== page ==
In another blow to U.S. diplomacy, the top career U.S. diplomat and Latin America specialist, Tom Shannon, announced Thursday he will step down.
As Undersecretary of State for Political Affairs, Shannon, 60, is a near 35-year veteran of the U.S. Foreign Service who helped steer the State Department during the stormy transition under President Donald Trump.
Shannon said he was retiring for personal and not political reasons. “My decision is personal, and driven by a desire to attend to my family, take stock of my life, and set a new direction for my remaining years,” Shannon wrote.
In an interview with AP he said the death of his mother late last year and his own 60th birthday last week contributed to his decision.
But his comments only sparked debate about whether he too had given up on the Trump administration, leaving him unable to honor his oath to serve faithfully the president. His announced departure comes less than a month after the U.S. ambassador to Panama, John Feeley, tendered his resignation saying he could no longer serve Trump.
Secretary of State Rex Tillerson, who has come under fire for forcing out senior career diplomats at the State Department, admitted Shannon’s departure would be a loss. “Thirty-five years of experience is not something you replace overnight,” he said. Shannon has agreed to stay on until a replacement is found.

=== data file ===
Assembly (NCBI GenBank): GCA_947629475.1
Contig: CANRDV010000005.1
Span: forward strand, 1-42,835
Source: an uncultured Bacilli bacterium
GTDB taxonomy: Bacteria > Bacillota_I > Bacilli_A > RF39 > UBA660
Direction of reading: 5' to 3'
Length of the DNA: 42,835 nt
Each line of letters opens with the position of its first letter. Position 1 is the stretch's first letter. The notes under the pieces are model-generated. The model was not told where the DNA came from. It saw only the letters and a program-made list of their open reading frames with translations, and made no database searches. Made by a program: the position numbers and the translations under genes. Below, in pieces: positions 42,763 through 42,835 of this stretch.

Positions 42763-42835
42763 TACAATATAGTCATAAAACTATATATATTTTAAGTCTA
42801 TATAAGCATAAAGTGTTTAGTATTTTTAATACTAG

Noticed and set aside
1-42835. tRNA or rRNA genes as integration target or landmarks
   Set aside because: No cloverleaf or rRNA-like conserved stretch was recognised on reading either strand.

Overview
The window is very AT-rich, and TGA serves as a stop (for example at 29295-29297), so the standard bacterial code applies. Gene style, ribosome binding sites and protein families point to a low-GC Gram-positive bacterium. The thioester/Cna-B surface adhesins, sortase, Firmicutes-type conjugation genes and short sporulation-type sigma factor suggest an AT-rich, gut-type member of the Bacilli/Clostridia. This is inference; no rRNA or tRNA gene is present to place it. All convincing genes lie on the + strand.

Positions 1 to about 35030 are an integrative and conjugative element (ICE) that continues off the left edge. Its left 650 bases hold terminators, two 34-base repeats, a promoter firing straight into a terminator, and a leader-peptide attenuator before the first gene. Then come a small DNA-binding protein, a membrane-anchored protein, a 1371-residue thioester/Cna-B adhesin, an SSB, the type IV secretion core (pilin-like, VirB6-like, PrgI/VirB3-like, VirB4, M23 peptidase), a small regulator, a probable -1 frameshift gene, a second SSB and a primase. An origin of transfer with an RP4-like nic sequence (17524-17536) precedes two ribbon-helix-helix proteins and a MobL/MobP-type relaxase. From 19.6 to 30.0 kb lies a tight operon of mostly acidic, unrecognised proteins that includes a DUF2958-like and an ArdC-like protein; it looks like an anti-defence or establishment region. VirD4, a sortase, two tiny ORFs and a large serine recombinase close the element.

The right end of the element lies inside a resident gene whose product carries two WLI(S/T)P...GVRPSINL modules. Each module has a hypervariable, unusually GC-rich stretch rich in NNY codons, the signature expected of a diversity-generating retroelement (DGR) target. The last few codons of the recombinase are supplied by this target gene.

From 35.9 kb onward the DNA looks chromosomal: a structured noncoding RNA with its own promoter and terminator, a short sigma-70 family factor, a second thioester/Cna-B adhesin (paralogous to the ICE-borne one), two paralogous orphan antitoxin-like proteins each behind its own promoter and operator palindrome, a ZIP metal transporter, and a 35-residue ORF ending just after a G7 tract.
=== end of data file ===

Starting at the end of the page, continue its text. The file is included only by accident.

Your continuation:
Latin America has been especially hard hit by resignations and forced departures. Noted drug warrior William Brownfield, the former ambassador to Colombia and head of the Bureau of International Narcotics and Law Enforcement Affairs resigned in September, while Lisa Kubiske, the former U.S. ambassador to Honduras, also departed the same month. The U.S. ambassador to Haiti, Peter Mulrean, resigned in February 2017 after serving just 16 months.
Tillerson is embarking Thursday on his first multi-country trip to Latin America and the Caribbean, with stops in Mexico, Argentina, Colombia and Jamaica. Officials say he will discuss the surge in cocaine production in Colombia, the question of NAFTA in Mexico and cooperation to prevent illegal migration from Central America.
A fluent Spanish and Portuguese speaker, Shannon had extensive diplomatic experience in Latin America and led U.S. delegations to Russia last year, told AP he had confidence in younger foreign service officers to carry on despite today’s “hyper-politciized” American politics.
Shannon served as ambassador to Brazil for four years as well as Assistant Secretary of State for Western Hemisphere Affairs from 2005 to 2009, and Director of Andean Affairs from 2001 to 2002. He also had a stint as political officer at the U.S. Embassy in Caracas, Venezuela, from 1996 to 1999, and well as serving in Guatemala and the Organization of American States.